Anyway – visiting Ohloh, I found out that all of my CPAN contributions listed there had b0rken links to repositories. I have just migrated a large part of my repositories from a hosted Subversion solution, so I quickly ran through all my projects and updated the repository links.

I know that my small contributions are insignificant, but at least I could flag that my CPAN contributions are out there, they are being somewhat actively maintained, as I wrote I am busy, so open source activities are not always on the top of my TODO for whatever little CPU time I have available.

Then the minicpan reports started coming in, in normal size and when I read Perl Weekly issue #129 and discovered that PAUSE had had issues I felt relieved, fear leads to … yoda yada yada.

Tiobe and Ohloh might be statistics trying to say something about how Perl is doing compared to other languages, but judging by the number of updated modules coming to PAUSE (CPAN) on a daily basis, a lot of active development is actually going on.

I did a swift comparison of some package repositories (numbers from the time of writing).

Perl (CPAN): 28.992 distributions (http://search.cpan.org/)
Ruby: (rubygems): 68.915 gems (http://rubygems.org/)
Python (PyPI): 38.887 packages (https://pypi.python.org/pypi)
PHP (PEAR): 595 packages (http://pear.php.net/index.php)

I cannot conclude anything from these numbers, since they say more about the communities and the concept of code distribution and packaging. A statistic from github would perhaps be more interesting. Gabor Szabo wrote a blog post mentioning another blog post on the topic. Here PHP is actually doing quite well compared to Perl.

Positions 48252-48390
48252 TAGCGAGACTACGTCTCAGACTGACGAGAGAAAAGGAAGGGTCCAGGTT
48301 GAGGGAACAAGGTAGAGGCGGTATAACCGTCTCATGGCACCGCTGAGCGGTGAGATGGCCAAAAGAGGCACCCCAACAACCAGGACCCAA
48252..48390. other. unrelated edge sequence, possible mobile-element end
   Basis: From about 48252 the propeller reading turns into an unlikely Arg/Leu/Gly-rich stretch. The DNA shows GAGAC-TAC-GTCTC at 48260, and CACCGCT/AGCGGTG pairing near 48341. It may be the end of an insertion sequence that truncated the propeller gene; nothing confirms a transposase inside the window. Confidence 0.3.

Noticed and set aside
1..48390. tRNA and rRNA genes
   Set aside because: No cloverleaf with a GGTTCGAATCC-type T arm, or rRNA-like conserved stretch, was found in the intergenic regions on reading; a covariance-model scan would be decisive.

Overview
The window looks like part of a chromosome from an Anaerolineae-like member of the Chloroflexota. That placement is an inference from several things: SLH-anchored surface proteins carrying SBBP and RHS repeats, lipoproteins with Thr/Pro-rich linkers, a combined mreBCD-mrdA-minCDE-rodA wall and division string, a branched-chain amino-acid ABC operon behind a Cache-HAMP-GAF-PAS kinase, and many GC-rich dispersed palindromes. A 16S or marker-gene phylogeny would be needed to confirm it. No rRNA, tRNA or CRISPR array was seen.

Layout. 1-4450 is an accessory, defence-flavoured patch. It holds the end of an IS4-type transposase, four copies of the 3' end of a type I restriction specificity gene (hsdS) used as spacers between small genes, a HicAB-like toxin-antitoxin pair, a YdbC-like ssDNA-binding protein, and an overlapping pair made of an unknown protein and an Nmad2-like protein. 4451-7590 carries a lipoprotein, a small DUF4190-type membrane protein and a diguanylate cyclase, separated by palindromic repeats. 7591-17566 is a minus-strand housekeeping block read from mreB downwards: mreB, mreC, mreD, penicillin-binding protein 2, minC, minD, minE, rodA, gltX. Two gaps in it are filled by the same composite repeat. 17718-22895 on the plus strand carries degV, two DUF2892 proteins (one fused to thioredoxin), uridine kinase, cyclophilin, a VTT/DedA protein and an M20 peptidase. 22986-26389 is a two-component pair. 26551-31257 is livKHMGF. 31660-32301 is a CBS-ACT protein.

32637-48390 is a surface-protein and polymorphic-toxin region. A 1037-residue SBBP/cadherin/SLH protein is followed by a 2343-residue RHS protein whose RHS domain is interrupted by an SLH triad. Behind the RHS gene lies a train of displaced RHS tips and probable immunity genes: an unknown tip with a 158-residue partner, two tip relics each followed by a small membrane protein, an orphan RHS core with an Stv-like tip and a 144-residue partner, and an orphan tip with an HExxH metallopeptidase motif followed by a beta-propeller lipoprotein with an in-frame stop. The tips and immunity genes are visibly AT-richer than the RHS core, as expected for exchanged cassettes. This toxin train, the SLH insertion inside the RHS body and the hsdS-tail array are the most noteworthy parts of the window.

So taking a step back and looking at the statistics on all the languages I am thrilled to see the sheer number of different programming languages represented on Github (20). That is awesome. I love Perl and I love programming, so seeing how many open source projects and languages are available makes me happy. And it seems that no matter what the statistics say there is still and always room for Perl as a language.

So a note to self is “do not believe in statistics and prophecies”, even though my name is Jonas

But if you however want to play the statistics game on the Perl team, you could do the following:

– join the Questhub quest of releasing a new Perl distribution every month
– put your Perl projects on Github
– mention your projects on Ohloh

Have a nice and productive day programming in whatever language that solves your problem the best.

jonasbn, Copenhagen

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Prophecies and The Rise and Fall of Programming Languages

Communities